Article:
The last several months, I’ve been doing a lot of internal work, and one of the things I’ve struggled with has been trying to find the good in some of the things in my past that seem to get me lost in memory and in melancholy.
But, today, it happened.
Growing up, my brother and I weren’t allowed to watch television, though we found ways around that often. It was a religious thing, and something my father later decided was a bunch of bunk … but from the age of zero to 16, there wasn’t one in our house.
This doesn’t mean there wasn’t entertainment in our home; we weren’t one of those families that memorized Leviticus on Saturday nights for fun, but … entertainment was different. First, I found my love for reading during childhood, and often bought boxes of books and comics at flea markets and garage sales during the summer and devour them on lazy, hot days.
We also listened to … radio. Not country/western; not gospel on Sundays … nothing like that. Since “radio” wasn’t a sin like that “one-eyed devil” (television), I would sit in front of the radio at home and turn the station to our local NPR station after school, and once All Things Considered was done for the evening, I would listen to whatever “Old Time Radio” program they had dredged up from the vaults. You may not know, but before TV was king, ABC, CBS, and NBC got their start providing the nation with radio comedy, dramas, soap operas … pretty much the same thing they do for television now, except you had to bring your own imagination. These weren’t books on tape … it was scripted drama, with sound effects. Imagine movies, or your favorite TV show … now imagine listening to it with your eyes closed.
I was fortunate that this retrospective renaissance was a “thing” during the mid-to-late eighties on public radio. While kids my age were watching The Cosby Show, Knight Rider and MacGyver, I was in front of my dad’s stereo system listening to Suspense, Screen Director’s Playhouse, Fibber McGee & Mollie, or Our Miss Brooks. Yeah, you’ve never heard of them … but if your grandparents or great-grandparents were American, this was their TGIF on Friday nights. I knew Agnes Moorehead from radio long before I heard a snarky word from her on re-runs of Bewitched.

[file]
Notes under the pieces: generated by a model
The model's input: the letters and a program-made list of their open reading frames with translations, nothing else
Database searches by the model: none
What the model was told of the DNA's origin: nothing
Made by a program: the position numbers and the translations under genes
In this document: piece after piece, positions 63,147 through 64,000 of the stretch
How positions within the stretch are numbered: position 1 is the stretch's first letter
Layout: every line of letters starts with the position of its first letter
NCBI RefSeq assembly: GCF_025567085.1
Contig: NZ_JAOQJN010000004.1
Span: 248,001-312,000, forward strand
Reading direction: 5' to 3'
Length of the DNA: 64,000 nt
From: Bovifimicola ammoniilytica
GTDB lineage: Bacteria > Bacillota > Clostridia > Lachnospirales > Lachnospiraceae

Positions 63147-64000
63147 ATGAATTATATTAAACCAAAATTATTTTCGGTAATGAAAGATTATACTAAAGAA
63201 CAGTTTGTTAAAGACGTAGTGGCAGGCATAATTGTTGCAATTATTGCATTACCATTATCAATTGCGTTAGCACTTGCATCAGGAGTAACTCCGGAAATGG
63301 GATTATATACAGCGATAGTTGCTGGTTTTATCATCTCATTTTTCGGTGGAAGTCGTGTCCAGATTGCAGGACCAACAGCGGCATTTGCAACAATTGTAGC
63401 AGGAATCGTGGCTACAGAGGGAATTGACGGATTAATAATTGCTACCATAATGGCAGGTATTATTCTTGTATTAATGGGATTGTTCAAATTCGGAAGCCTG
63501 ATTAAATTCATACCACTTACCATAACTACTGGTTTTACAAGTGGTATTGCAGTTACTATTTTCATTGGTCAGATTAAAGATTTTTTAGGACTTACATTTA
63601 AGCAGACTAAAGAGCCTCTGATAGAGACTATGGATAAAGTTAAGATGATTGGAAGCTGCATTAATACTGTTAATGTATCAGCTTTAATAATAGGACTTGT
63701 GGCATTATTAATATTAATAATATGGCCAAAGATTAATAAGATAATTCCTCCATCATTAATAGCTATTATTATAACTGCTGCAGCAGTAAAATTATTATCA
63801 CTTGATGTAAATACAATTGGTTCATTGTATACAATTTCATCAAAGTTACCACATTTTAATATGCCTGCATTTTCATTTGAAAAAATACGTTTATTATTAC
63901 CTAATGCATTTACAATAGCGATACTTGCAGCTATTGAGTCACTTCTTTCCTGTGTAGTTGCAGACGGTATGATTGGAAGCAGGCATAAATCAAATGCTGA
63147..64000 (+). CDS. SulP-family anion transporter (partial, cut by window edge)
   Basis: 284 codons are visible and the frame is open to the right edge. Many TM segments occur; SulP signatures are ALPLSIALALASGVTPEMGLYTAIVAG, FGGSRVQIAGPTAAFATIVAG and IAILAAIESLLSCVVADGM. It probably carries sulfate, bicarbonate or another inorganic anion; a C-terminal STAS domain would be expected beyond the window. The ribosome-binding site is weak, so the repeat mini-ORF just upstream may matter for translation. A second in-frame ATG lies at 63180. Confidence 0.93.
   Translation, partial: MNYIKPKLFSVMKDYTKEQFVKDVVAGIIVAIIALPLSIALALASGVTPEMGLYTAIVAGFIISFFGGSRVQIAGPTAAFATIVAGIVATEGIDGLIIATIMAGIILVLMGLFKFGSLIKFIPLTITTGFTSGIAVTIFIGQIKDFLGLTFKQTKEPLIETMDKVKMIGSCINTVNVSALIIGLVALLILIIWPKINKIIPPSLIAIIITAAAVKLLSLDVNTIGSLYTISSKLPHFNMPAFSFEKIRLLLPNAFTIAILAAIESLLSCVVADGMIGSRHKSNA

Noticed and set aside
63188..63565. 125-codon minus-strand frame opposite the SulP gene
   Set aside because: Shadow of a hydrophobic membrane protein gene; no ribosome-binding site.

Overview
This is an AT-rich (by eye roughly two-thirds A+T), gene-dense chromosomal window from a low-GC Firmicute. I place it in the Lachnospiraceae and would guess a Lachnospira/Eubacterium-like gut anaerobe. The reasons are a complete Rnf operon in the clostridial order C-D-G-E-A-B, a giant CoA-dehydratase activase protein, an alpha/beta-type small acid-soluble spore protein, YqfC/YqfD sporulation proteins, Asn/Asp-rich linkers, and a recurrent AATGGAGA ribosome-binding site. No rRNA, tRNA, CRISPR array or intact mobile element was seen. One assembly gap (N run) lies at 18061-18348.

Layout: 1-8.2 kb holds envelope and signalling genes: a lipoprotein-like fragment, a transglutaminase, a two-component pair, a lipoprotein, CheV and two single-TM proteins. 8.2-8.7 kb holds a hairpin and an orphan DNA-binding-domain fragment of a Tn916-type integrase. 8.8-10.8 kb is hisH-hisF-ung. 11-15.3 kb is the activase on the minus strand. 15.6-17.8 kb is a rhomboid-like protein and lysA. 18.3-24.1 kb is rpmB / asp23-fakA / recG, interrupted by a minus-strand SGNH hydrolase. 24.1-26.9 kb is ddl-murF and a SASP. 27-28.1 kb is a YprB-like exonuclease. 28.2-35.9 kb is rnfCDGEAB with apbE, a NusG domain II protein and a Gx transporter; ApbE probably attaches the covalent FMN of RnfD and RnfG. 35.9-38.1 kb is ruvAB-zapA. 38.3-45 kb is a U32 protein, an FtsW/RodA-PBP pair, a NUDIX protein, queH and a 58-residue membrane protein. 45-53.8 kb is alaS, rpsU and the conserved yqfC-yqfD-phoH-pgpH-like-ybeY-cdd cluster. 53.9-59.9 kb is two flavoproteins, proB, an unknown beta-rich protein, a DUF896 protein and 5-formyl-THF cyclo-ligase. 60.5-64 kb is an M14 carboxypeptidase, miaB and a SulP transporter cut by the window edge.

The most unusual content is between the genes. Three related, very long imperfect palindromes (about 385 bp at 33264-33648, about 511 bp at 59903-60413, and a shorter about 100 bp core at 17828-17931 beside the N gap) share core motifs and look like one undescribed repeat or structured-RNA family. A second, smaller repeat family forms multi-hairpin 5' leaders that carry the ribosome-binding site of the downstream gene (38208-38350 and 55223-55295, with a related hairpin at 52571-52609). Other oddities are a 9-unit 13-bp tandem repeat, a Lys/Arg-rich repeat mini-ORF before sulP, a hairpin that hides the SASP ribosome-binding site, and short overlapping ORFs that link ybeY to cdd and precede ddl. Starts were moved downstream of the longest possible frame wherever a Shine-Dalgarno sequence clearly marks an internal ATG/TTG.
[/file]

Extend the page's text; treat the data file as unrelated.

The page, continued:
To capitalize on this fad, NPR dabbled in radio plays themselves, or rather … they rebroadcast audio dramas from BBC (who never stopped producing scripted radio entertainment), and CBC. My favorite was a Canadian horror radio show called Nightfall. Think of “Twilight Zone” with your eyes closed. Today, I listened to an episode from their archives. “Child’s Play” was the episode; and although I hadn’t heard that story in 25 years, I was amazed at what I remembered, and what dialogue I quoted along with the actors.
My first exposure to Star Wars was an NPR/BBC production of the trilogy over a period of years. One might think I missed out by not watching those movies as a young boy in the theater, but did I? The sound affects were just as spectacular, and it was recorded in LA, with some of the same actors. The original film series was six hours and some change … the radio adaptation was over 14 hours, the story being fleshed out to a great deal more detail, and played out over several weeks to introduce a new generation to public radio. Having seen the films now several times, I still think I got the better end of the deal as a child – being forced to exercise an imagination that wasn’t limited by George Lucas’ mind. Ditto with BBC Radio’s 26-episode version of Hitchhiker’s Guide to the Galaxy.
Eventually, I grew up, left home, and left my original faith. It’s easy to look on many aspects of those years with sadness … but that one part, that one small part, somehow was better for me than if I had a different experience.
No … I wasn’t robbed. I was blessed, even if it was only accidental.